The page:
The largest annual gathering of Native peoples in the United States will kick off with an event in Atwood Center on Sunday, October 15th.
Spearheaded by local motivational speaker and performer, Samuel Johns, the event prior to the start of Alaska Federation of Natives Convention is called Decolonizing the Dream: Honoring our Sacred Mothers and will aim to honor the women in the Native Alaskan community.
“This event is something I felt I needed to do,” Johns said. “To show the females in my life that everything they do is appreciated.”
Partially inspired by a similar event Johns witnessed at Standing Rock, the premise of the gathering is to create a space for women to relax and enjoy themselves while the men cook, serve, and clean up a meal of moose soup, as well as perform traditional Alaska Native songs.
Though Johns is officially hosting the event, Lt. Governor Byron Mallot will also be speaking and Miss WEIO will perform emcee functions.
Johns said he also hopes the event will set a tone of gratefulness before the convention begins.
“It’s largely women who put on AFN and they do so much,” Johns said. “I hope that even when the week gets hard, they’ll remember this event and will know they’re appreciated for all they do and have done. And it will set an example to the younger generations to do good work.”
Johns is no stranger to doing good work.
Two years ago he founded Forget Me Not, a Facebook group that connects Alaska Natives that are homeless in Anchorage with their home communities.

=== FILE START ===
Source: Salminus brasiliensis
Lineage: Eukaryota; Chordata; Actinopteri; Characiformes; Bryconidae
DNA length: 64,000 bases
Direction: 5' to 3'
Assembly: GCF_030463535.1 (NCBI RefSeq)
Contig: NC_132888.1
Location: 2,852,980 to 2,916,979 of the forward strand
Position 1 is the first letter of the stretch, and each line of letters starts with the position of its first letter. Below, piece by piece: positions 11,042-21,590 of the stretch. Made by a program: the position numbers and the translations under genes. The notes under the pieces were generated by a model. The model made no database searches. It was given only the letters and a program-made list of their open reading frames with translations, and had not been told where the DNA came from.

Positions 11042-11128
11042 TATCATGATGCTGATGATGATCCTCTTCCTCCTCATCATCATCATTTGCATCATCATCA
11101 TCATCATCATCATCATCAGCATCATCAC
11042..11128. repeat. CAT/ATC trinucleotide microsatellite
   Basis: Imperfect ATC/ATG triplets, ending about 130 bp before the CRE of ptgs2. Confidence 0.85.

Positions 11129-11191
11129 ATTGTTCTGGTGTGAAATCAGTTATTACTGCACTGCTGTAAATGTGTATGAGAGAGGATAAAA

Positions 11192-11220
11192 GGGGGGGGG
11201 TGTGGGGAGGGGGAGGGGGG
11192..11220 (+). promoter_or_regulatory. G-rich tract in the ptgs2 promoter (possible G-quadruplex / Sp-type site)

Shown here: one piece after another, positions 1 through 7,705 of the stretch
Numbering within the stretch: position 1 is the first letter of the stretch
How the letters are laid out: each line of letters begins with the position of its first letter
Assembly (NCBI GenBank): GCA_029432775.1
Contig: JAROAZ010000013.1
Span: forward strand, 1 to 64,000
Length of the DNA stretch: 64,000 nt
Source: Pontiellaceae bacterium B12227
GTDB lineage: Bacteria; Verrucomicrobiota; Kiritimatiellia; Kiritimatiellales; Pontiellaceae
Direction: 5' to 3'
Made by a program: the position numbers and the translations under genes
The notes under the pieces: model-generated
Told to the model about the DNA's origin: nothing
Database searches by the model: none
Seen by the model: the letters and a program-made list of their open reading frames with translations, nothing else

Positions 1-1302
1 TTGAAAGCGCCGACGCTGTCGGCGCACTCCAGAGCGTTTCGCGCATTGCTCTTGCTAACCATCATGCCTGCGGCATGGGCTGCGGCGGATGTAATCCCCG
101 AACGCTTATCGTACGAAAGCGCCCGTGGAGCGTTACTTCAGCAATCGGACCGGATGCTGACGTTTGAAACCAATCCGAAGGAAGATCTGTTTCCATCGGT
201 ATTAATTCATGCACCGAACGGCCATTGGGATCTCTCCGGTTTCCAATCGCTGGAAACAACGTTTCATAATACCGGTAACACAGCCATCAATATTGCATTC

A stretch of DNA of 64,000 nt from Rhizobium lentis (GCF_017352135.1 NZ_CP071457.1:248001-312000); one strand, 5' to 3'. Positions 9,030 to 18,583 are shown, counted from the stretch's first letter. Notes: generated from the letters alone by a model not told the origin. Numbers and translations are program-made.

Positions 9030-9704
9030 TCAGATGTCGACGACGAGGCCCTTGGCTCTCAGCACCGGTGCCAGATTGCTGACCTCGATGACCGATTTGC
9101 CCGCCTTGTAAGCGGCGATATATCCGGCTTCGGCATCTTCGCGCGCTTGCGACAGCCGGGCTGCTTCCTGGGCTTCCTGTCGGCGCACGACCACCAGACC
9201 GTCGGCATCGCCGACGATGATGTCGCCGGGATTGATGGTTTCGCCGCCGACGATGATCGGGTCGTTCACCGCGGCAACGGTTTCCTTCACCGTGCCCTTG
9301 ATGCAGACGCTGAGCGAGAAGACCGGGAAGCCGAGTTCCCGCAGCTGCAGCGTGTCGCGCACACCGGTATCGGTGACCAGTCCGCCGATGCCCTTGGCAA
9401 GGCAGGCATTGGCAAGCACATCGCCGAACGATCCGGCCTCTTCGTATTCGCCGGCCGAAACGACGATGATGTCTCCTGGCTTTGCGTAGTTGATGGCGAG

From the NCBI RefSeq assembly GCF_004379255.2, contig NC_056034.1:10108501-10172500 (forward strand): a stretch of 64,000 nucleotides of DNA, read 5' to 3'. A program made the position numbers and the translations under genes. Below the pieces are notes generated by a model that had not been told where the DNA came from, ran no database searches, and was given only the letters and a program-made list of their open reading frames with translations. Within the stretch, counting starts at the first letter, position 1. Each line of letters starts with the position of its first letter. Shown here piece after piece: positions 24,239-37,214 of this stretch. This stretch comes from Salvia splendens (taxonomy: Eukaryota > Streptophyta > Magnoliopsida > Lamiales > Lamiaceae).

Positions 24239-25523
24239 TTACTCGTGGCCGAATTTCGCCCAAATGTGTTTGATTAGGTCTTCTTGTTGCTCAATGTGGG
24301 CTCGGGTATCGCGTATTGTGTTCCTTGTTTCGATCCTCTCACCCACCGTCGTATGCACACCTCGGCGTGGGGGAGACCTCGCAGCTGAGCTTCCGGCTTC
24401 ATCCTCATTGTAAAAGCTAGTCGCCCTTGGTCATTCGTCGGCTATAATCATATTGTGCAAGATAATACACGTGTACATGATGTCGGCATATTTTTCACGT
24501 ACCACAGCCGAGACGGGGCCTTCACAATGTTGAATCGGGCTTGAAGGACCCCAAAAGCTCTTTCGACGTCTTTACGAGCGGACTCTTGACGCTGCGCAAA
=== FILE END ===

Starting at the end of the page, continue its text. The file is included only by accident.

Johns said in early 2015 a woman approached him while he was getting gas, asking for spare change. Johns bought her food and asked her where she was from. That conversation sparked a movement. He went home and created the Forget Me Not page and soon began posting pictures of homeless people who’d like to get messages to their home communities or who would like to go home. That page has since swelled to more than 22,600 members. Some of the members have donated clothing. Some have donated food. Others have donated their time. And others have donated Alaska Airlines miles. Collectively, they’ve been able to send dozens of people back to their home communities.
What that exact number of people given a free ride home is, Johns isn’t sure. He stopped counting early on — he didn’t want to feel like the people he helped were trophies. Doing events, speeches and helping others, in his mind, is what he’s meant to do.
“I’m a doer, I do things,” Johns said. “I do things for myself and my community.”